They are “hospitality” and “avoidance of shame”. These values are working the parable in a number of ways. The host, Mr. Outside, must place before the guest more food than the guest can eat. I was taken by this the first time as a pastor when I visited a Filipino home. Sharon and I arrived with our two children (we only had two at the time). There was so much food on the table, so I ask, who else is coming to dinner? No one else! There was more food on the table than we could possibly eat in that one meal. On my first trip to Hong Kong on 19 Oct. 2017, there were more food than we could possibly eat. Mr. Outside asked for three loaves of bread, and that they were simply the utensils with which to eat the meal. The meal was a kind of stew in a big bowl. The bread would be passed around, and they broke off a piece of bread, dipped it in the bowl and brought the bread with the stew into the mouth. Then you break off another piece of bread, dip it in, and put it into your mouth. So Mr. Outside only asking for the chopsticks. This is why Jesus said, Mr. Inside will get up and give Mr. Outside as much as he needs, because Mr. Outside needs more than bread. And he needs a whole lot more. He has to go to the other neighbors and get some carrots, onions, beans and mushroom. Mr. Outside has a lot of work to do that night.

One more way the cultural dynamics is at work. The guest of the host is the guest of the whole village, not just only of Mr. Outside. And Mr. Inside is aware of that. Mr. Outside is extending hospitality on behalf of the whole village, and Mr. Inside has to play his role. So it comes to observation four, where it gets a little more technical.

4. The meaning of anaidian

We are going to look at the actual word Jesus uses in the parable. “Because of his anaidian. . .” (v.8) That is a Greek word which is variously rendered as “persistence” or “boldness” or “audacity”. In the 1st Century, this word did not mean “persistence”. It did not develop that meaning until late in the 3rd Century. If you had a 1st Century dictionary (which you don’t have, but assume you have one), if you looked up this word anaidian, this word does not mean “persistence”. Rather, it would say “shamelessness”. That’s why in many study Bibles, you will find a notation on top of the word “persistence”. The notation takes you to the marginal reading, and the marginal reading says “lit. shamelessness” or “lit. avoidance of shame”. Now the newest Greek dictionary scholars have composed “shamelessness” as the primary meaning of this word.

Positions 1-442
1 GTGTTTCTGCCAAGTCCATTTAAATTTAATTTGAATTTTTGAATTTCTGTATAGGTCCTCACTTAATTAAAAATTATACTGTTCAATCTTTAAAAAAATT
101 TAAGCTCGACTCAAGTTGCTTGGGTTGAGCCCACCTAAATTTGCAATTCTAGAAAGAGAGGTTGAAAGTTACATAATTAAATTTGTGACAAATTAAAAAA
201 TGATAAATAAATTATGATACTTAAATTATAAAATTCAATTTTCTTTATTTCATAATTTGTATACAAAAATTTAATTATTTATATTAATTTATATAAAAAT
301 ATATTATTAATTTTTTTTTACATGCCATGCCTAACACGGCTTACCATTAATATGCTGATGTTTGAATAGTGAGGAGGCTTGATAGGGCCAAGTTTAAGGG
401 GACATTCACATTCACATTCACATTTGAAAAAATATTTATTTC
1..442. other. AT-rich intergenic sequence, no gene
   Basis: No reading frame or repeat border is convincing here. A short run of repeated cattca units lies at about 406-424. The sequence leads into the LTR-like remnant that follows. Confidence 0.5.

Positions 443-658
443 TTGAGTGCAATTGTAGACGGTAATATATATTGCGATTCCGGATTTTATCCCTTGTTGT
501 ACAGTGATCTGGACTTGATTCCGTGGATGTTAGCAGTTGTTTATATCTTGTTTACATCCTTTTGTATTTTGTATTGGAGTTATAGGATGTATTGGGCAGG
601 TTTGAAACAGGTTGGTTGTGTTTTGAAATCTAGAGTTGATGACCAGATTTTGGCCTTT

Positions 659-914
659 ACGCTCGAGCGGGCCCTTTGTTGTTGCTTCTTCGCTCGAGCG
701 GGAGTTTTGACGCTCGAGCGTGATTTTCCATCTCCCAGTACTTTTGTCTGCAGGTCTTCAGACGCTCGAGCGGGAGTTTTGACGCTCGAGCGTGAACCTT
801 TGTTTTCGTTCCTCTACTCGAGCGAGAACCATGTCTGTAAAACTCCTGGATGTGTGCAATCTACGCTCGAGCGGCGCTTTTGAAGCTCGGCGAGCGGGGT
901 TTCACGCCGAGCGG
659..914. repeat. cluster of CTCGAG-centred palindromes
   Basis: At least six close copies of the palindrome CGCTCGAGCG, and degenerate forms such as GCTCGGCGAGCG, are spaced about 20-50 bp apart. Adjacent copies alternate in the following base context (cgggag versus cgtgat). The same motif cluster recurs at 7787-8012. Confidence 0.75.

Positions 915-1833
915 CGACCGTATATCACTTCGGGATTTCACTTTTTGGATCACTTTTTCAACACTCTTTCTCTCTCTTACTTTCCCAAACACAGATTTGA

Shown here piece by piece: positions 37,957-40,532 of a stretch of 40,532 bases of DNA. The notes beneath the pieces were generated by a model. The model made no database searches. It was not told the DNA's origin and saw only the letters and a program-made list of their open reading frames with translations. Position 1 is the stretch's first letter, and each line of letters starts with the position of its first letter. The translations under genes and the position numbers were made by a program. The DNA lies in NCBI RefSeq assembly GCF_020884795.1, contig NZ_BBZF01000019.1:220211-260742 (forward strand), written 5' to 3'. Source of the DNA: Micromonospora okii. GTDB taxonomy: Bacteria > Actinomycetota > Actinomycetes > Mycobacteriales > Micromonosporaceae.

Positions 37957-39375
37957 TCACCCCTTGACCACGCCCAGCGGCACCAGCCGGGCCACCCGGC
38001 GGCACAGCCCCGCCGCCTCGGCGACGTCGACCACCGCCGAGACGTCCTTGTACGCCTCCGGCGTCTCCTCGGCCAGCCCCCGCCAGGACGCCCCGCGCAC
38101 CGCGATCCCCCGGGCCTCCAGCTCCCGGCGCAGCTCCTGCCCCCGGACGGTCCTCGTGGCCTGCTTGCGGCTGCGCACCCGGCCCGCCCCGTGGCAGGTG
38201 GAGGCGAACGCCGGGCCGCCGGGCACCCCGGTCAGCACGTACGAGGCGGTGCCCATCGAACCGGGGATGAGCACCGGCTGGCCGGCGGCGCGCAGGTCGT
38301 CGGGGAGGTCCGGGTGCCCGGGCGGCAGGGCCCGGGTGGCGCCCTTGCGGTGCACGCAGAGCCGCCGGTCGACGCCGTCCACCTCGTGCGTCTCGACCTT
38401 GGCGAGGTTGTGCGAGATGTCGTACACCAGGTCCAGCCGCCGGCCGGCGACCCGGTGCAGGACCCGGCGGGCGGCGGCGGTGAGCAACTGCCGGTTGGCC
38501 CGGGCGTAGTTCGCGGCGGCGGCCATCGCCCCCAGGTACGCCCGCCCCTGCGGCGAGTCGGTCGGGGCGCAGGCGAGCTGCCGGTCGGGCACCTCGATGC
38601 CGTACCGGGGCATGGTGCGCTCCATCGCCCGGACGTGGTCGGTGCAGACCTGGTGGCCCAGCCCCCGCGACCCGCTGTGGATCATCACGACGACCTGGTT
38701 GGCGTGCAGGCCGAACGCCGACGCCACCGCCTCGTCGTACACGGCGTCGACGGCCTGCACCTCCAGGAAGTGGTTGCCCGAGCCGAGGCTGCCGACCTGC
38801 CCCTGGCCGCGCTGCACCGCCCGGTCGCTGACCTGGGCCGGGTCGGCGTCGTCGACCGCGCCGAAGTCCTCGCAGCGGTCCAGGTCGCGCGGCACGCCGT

You know, “shame” is a negative quality, and so “shamelessness” is a positive quality. Middle eastern cultures are shame-based cultures, and as I understand, so are most Asian and many Hispanic. Roman and Greek, British and German and Caucasian American are guilt-based cultures. In middle east, there are rules, but daily life is practically governed by shame. It is not how we are used in the west. In the west, shame means “I feel miserable about myself.” But shame means “losing face”. Shame means damaging reputation. In the west, parents discipline their children by saying “that is wrong”. In the middle east, parents discipline their children by saying “that is shameful”. It is a kind of fundamental cultural value – I will do anything and everything to avoid bringing shame on myself, on my name, on my family’s name, and on my city’s name.

Let me share with you how I learned this in Manila. One never opens the birthday gift at the birthday party. Why? Because if you give me a gift that I do not really like, my displeasure is going to show on my face, and you will feel shameful. So I will wait to go home to open the gift. (My children never like that.) At home, I can respond privately. If I do not like the gift, no one needs to know. In the privacy, I can process my disappointment, so that when I see you again, I can freely thank you for the gift. When we were living in Glendale, California, which is the largest Armenian city outside Armenia, my Armenian neighbor gave me a gift on my birthday. I’m so glad I understood this cultural value. I took the gift home first, and then opened it. It was an awful purple sweater, and I told my wife, “I’m not going to wear this anywhere!” So I worked through all my feelings, went to my neighbor wearing the purple sweater, and thanked him.